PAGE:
Pack to Backpack

Backpacking around the world!

Backpacking essentials checklist. What to pack when traveling

One more week until your backpacking trip and you think you forgot something?

Here is a list of the most important things you should pack on your first backpacking trip.


Probably the most important thing to have when sleeping in a hostel. People wake up early, some come back very late, others do all kind of noises in bed or the club next door is just too loud. Keep them in your pyjama’s pocket and don’t lose them when you do laundry. I am very happy with this Laser Lite earplugs.


Insect repellent

If your blood type is 0+ or you are just the kind of person that attracts mosquitoes, always keep with you some insect repellent spray. Mosquito bites are the most annoying thing. They become itchy, you scratch it and then it gets infected. Also, let’s not forget mosquitoes carry all kind of diseases, from dengue, malaria, typhoid fever to yellow fever.

Unlocked phone

If you are backpacking for a few months, you probably don’t want to use your sim card in roaming. Having an unlocked phone allows you to buy cheap local sim cards with data and use your phone everywhere. Don’t forget to install some useful travel apps.

Battery pack

One thing that you probably need even if you are not travelling. Phone batteries nowadays don’t last long and the last thing you want when you arrive in a new place after an 8h bus ride is to run out of battery. Something like this one will do just fine. Keep it in you daypack and don’t forget to charge it!

Inflatable pillow

Overnight bus rides, long flights or those few hours at the beach will be much more comfortable with a small inflatable pillow. It doesn’t take much space, it’s light and highly appreciated on those bumpy bus rides.

Comfortable flip-flops or sandals

If you can not walk 8h, run, play football or dance in your flip-flops, then they are not good enough. They might get stolen at the temple or at the hostel so don’t spend a lot of money on branded ones. In my trip to SE Asia I used my trainers only when I was taking a plane, so what you wear all day is flip-flops or sandals.

Easy to dry towel

If the hostel doesn’t provide free towels and the 1$ they ask for one feels like a rip off, then you need your own towel. The easy to dry ones are the best option since they are light and don’t take much space.

Charger hub

Phone, tablet, camera, battery pack… all have to be charged at night. If you only have one socket by your bed an usb charger hub will give you a way to charge all your devices at the same time.

Big scarf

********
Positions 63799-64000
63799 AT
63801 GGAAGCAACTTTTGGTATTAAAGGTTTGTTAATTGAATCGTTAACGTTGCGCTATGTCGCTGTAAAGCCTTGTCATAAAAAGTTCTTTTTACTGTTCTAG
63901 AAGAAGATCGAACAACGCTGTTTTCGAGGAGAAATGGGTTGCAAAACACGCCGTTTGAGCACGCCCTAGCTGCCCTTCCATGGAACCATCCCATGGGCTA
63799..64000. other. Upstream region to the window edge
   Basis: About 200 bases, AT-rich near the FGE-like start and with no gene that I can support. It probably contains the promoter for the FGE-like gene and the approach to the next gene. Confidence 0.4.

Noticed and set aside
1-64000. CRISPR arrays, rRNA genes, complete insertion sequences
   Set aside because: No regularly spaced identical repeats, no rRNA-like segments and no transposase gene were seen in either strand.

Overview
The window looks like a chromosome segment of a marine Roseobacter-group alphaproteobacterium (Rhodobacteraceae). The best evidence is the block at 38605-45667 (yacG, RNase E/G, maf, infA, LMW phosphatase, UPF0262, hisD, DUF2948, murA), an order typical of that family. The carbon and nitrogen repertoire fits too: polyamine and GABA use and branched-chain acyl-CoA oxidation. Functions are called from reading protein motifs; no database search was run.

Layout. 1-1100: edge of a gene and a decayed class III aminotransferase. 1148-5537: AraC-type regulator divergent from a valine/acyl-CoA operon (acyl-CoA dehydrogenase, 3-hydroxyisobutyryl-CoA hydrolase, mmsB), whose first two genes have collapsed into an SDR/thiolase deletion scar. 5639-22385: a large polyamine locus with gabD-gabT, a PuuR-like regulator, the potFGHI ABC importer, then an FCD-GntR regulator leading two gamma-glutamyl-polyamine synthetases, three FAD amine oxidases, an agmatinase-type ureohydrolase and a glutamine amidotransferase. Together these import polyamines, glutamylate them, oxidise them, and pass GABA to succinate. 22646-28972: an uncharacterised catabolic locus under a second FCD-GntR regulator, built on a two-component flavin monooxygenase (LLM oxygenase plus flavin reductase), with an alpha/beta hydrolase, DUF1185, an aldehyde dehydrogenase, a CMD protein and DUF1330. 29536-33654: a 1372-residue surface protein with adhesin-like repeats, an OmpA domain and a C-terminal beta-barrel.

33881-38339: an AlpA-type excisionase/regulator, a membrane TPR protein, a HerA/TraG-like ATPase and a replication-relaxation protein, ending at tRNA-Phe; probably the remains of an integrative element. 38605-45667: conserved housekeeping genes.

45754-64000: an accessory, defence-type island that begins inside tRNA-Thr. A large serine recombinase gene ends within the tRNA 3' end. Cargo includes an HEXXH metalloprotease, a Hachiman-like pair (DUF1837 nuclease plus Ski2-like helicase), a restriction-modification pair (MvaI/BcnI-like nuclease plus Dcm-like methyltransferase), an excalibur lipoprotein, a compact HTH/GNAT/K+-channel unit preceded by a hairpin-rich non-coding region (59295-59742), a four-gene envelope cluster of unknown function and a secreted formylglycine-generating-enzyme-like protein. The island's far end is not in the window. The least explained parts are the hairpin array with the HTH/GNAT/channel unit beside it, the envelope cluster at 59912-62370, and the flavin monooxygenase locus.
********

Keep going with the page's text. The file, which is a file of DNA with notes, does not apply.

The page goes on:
A big scarf is one thing that can be used in so many ways. Sit on it at the beach, cover your legs in the bus if the AC is too strong, make a turban out of it or use it as a bag to carry your laundry.

A small knife

… and ninja stars. You never know when a monkey attacks you. You can also use it to peel mango fruits bought directly from the market for half price. Mango was my snack in Vietnam. I always carried 2-3 fruits with me and I used a cutter knife to peel the skin off.

Sickness pills

Paracetamol for hangovers, ibuprofen for back pain and imodium for shitty days. My travel doctor also prescribed me some generic antibiotics, but if you feel your condition is serious, just consult a doctor.

Spare battery for your camera

If you spend one day in Ankor Wat taking photos and videos, you might run out of battery. I always keep a spare (charged) battery in my camera case and saved my day so many times. I have the kind of camera that goes from 90% full to 10% full instantly and then it dies.

Medical ID bracelet

If you are bad at remembering phone numbers and you (or someone else) need to call your family in an emergency, then a personal ID band can be useful. You can write on it phone numbers, any known allergies and an URL with extra information. I got mine from OnelifeID.

Passport copy and a list of useful phone numbers

A small piece of paper with the embassy address and phone number for the countries you visit can be very useful. Also add in there the insurance policy number and and the emergency phone number provided.


One thing locals usually don’t use in Asia or South America, which means it’s an expensive product. 50+ factor recommended.

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